Today is the 30th anniversary of the terrible massacre of 14 young women students at l’École Polytechnique de Montréal, apparently shot down for the imagined crime of daring study to be engineers.
One would have thought three decades ago as the raw horror of that story unfolded through the evening that by now things would be better — for young women, for society, for every one of us.
Since then, a lot of lip service, much of it sincere enough, has been paid to the need to recommit ourselves to find ways to end gender-based violence in Canada. But for all the years and all the fine words, not much has really changed.
In many ways, indeed, things are worse. Survivors of the tragedy are still battling to see simple and sensible controls on the ownership and use of firearms implemented in Canada. They are treated with scorn and, sometimes, threats. Women at work struggle to have workplace violence taken seriously as the occupational health and safety issue it is. This is a workplace reality that faces unrelenting institutional indifference from employers.
Not only has violence against women not gone away, it is actively encouraged in certain influential quarters of our society. Indeed, the Internet has created a Petri dish in which a virulent subculture of misogyny is flourishing.
This troubling state of affairs was brought forcefully to my mind yesterday morning as I waited in an airport to return to Edmonton and turned to Nora Loreto’s powerful essay on this topic in the National Observer. At the conference I had just attended, I had the opportunity to hear Ms. Loreto in person make some of the same points.
Every Canadian should read her essay — and especially every Canadian man, who should read it in a spirit of reflection and honest self-examination. For, as Ms. Loreto truthfully states, in 2019 as in 1989, “violence against women is mundane in Canada.”
“The École Polytechnique anniversary gives us a moment to confront an inconvenient truth: Politicians and corporate media are actively making things worse,” she wrote. “They have failed to understand that men are radicalizing online; and, worse, many have found ways to exploit it, diminish it or simply ignore it.”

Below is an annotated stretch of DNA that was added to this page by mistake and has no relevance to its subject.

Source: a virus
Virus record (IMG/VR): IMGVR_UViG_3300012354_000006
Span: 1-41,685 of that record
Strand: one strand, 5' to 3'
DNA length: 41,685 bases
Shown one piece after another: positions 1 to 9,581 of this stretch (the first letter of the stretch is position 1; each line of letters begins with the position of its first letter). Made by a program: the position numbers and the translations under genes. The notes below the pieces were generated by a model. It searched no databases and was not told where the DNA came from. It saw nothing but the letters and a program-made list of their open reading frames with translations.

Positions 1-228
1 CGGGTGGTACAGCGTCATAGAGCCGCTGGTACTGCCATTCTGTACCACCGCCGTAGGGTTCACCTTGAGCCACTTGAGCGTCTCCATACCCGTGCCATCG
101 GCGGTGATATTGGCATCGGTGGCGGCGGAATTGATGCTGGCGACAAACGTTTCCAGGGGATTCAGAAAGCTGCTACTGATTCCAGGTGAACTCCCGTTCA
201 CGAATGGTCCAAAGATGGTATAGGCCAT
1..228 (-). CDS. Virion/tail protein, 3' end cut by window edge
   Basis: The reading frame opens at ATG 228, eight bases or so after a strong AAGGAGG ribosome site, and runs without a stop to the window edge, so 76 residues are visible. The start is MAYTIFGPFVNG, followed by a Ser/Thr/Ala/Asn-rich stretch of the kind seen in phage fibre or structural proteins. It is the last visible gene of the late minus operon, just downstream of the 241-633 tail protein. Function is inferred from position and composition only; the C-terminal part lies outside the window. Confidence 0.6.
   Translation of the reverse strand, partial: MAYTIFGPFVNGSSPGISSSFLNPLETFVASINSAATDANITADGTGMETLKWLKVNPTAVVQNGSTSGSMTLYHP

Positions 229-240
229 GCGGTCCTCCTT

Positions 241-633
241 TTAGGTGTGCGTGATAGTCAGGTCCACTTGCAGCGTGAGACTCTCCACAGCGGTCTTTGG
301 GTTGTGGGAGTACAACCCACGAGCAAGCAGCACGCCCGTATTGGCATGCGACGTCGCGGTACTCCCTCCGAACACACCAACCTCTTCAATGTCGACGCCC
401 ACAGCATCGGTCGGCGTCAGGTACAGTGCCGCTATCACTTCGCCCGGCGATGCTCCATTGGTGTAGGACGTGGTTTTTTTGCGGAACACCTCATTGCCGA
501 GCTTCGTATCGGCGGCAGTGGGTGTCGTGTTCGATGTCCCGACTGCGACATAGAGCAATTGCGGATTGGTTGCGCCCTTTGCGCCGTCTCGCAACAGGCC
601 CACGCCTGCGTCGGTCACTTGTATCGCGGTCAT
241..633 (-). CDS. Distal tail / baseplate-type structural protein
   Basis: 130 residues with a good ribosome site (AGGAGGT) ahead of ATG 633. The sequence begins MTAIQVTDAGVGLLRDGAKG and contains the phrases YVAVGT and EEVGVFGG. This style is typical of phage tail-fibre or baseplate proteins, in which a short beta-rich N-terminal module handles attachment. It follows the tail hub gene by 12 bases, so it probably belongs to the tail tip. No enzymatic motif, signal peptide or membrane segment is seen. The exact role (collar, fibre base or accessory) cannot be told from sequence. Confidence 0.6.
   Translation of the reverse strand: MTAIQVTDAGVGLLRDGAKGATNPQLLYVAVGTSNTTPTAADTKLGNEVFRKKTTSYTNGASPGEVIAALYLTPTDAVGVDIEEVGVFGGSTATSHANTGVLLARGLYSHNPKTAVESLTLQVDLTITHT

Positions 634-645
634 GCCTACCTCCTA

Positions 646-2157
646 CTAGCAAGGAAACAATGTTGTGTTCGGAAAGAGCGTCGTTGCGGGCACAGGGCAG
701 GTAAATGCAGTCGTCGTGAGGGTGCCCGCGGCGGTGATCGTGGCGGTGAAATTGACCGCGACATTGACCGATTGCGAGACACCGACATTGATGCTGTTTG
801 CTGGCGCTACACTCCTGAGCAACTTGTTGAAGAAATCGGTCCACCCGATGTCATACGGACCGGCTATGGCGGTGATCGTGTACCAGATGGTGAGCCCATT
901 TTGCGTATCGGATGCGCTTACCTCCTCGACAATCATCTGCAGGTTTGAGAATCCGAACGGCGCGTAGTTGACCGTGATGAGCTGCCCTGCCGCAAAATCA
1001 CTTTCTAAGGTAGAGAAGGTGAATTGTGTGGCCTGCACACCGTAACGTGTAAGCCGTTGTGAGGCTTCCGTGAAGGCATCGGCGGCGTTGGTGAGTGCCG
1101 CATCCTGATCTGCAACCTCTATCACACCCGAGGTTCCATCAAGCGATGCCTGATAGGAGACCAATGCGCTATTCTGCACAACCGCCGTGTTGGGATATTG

I won’t quote the article at too much length — Ms. Loreto is a talented writer and a fine journalist who speaks for herself. But some of her observations about what’s really dangerous in the current use of the Internet as a vector for misogynistic violence, based on her experience as a young person of real courage willing to speak truths some people in our society don’t want to hear, bear repetition.
“Regardless of the threats that many of us who are high-profile receive, Canadian history tells us that their targets are rarely us,” she said. “Their violence is terrorism: it’s seemingly random and poses a danger to all Canadians.”
“The Internet’s power to destroy social solidarity has been incredible and swift and, sadly, these protectors of the status quo seem happy to watch from the sidelines, sometimes cheering, sometimes sneering, but so far, never intervening to say, wait — if we don’t find a way to stop this, more people will be murdered.”
The refusal she highlights of so many politicians and most media to stop sneering and cheering and make a positive contribution is very real.
It’s a disgrace that Ms. Loreto herself has been all but shut out of our national media because of the right-wing rage, often expressed violently, her journalistic expositions and other commentaries have provoked.
It’s an embarrassment, too, since her work continues to be featured by the Washington Post. But then, from its historical and recent political coverage we already knew the Post is braver than the likes of the Globe and Mail, Postmedia and Maclean’s Magazine, prominent among Canada’s self-appointed fearless champions of white male fragility.
Good for the National Observer for giving Canadians a place to hear Ms. Loreto’s observations. Go there and read them!